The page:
Re: Personal reply to Edd Dumbill's XML Hack Article wrt W3C XML Schema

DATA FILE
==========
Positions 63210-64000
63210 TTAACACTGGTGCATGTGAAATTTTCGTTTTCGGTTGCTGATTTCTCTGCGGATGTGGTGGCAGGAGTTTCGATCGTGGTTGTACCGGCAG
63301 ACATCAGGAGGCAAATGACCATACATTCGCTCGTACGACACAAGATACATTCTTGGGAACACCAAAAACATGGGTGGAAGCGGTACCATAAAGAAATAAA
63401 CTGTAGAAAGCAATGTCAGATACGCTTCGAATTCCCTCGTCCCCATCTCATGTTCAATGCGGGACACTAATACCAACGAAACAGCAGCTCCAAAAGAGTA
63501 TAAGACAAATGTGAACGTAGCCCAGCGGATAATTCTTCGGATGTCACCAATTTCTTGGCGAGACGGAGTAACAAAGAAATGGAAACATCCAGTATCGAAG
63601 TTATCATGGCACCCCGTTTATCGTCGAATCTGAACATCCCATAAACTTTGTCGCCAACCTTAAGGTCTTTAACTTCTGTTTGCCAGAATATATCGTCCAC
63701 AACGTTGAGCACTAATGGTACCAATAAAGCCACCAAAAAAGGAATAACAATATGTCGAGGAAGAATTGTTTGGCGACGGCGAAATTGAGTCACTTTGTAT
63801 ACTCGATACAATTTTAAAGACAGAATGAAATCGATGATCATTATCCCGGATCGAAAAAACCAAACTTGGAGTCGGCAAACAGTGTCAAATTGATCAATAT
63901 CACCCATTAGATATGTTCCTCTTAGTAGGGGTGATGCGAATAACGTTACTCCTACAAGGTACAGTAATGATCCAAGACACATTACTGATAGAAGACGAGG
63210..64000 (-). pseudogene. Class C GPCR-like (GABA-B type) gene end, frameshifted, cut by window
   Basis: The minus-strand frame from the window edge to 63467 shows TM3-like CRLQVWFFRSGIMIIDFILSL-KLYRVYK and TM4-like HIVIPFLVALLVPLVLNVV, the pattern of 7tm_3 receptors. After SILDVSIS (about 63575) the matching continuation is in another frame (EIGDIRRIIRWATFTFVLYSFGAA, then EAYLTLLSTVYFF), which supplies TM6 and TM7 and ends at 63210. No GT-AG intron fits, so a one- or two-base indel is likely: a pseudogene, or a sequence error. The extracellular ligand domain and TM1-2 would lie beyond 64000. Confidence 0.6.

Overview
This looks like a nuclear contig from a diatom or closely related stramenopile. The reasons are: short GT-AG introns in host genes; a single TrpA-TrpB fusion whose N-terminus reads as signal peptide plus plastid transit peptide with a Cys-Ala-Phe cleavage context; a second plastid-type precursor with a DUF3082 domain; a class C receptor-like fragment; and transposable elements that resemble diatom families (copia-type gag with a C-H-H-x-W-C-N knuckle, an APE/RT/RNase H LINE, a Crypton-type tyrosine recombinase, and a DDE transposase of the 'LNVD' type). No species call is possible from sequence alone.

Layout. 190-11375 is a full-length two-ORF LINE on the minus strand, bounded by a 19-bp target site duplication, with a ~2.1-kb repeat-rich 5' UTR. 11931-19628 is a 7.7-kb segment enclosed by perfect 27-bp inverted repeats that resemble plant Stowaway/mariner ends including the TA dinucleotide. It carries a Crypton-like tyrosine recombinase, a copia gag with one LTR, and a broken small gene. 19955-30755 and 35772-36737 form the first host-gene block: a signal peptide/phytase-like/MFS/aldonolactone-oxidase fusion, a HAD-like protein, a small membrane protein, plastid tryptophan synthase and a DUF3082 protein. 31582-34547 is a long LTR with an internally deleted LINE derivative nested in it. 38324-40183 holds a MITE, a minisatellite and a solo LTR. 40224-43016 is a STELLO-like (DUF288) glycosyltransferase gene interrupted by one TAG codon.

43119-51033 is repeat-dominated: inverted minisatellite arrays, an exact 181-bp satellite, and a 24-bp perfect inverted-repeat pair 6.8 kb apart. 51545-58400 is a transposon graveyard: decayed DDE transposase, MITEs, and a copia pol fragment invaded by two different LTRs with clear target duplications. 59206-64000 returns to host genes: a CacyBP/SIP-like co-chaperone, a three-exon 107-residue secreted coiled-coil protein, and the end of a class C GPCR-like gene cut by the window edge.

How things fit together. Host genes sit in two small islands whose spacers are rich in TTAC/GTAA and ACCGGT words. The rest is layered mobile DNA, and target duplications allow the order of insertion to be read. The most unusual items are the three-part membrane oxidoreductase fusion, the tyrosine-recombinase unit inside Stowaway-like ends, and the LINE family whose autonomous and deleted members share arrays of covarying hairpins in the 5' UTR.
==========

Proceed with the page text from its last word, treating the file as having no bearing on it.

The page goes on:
This is an interesting discussion, isn't it? Eric van der Vlist: > I think that a great asset of XML is to decouple the documents from the > technology used to process them and I consider W3C XML Schema as a > technology amongst other. > Simon St.Laurent: > Even if the message arrives burdened with data schemata, content > models and canonical semantics which the recipient has pledged to honor, in the > end he must instantiate the 'true' data, or semantics, or meaning of the > message as whatever it is that he is specifically capable of using, presumably > by processing it to some locally meaningful outcome. William Perry: > The 'original value in the original document' is the character string > '<value>45.67</value>'; after parsing it is the text '45.67'. There is no real > number there. Matthew Gertner: > In my view, information architectures based on XML > will be driven by XML schemas (hence the bean example in my last post). A > given schema tells you how to process a given class of instances, so you > have to have a single schema for a given instance. Here's an extreme position: Why have any markup at all? Just use asn.1 and PER encoding, for example. This will be compact and unambiguous (we hope, at any rate!). Make the asn.1 schema available over the web, use it to compile your data structures, and you have Matthew's world taken to its ultimate. Maybe we can even do compile the structures dynamically. Simon talked about the user needing to "instantiate the 'true data', or semantics ...". I suggest that working meaning of the term "semantics" (which we see thrown around in these posts all the time) is something like this: "Semantics is that information or knowledge that allows you (you may be a computer system) to know what to do to process the data correctly for your job." In this sense, your semantics may be my syntax. XML markup lets a processor know how to build a generic tree, or, SAX-like, send certain events. So in a way the markup functions as a kind of semantics for an xml document, at least at the level of the lowest level of processing. It appears that there are layers to this semantics business. I ask again, why are we using markup? From the above viewpoint, the markup moves a layer of semantics out of the processor and into the document or data set (of course, doing so in a standard way). This approach seems to fit in with the way the Web has developed, it seems to me. This leads me to ask, does XML-schemas continue this pattern? I have to say that the answer is not clear-cut, at least to me. On the one hand, schemas could be seen as moving another layer of semantic information out of the processor and into - not the data document itself, but at least into another declarative document. On the other hand, xml-schema isn't moving that information into the data document, either. And from a semantic point of view, once we transform a document using xslt, all those carefully crafted complex types may become completely rearranged an a way that is no longer schema-valid by the original achema. The simple types may still be attached to certain elements, but the complex types may be gone, gone, gone. Where is your schema now? How do you know know how to process the transformed data? There is an close analogy here to sql. An sql query returns a set of rows. Each row has the same set of components - the cells or individual values. According to by C. J. Date, the design of the row constitutes a type. Thus the query has created a new type that may not be in the schema of the database at all. Rather than my drawing conclusions here, I invite everyone to pitch in with respect to the two key questions I have been posing: 1) Why use markup at all? 2) Does xml-schemas move us farther along the path started by HTTP and HTML, or not? Why? And is that a GOOD THING? Cheers, Tom P
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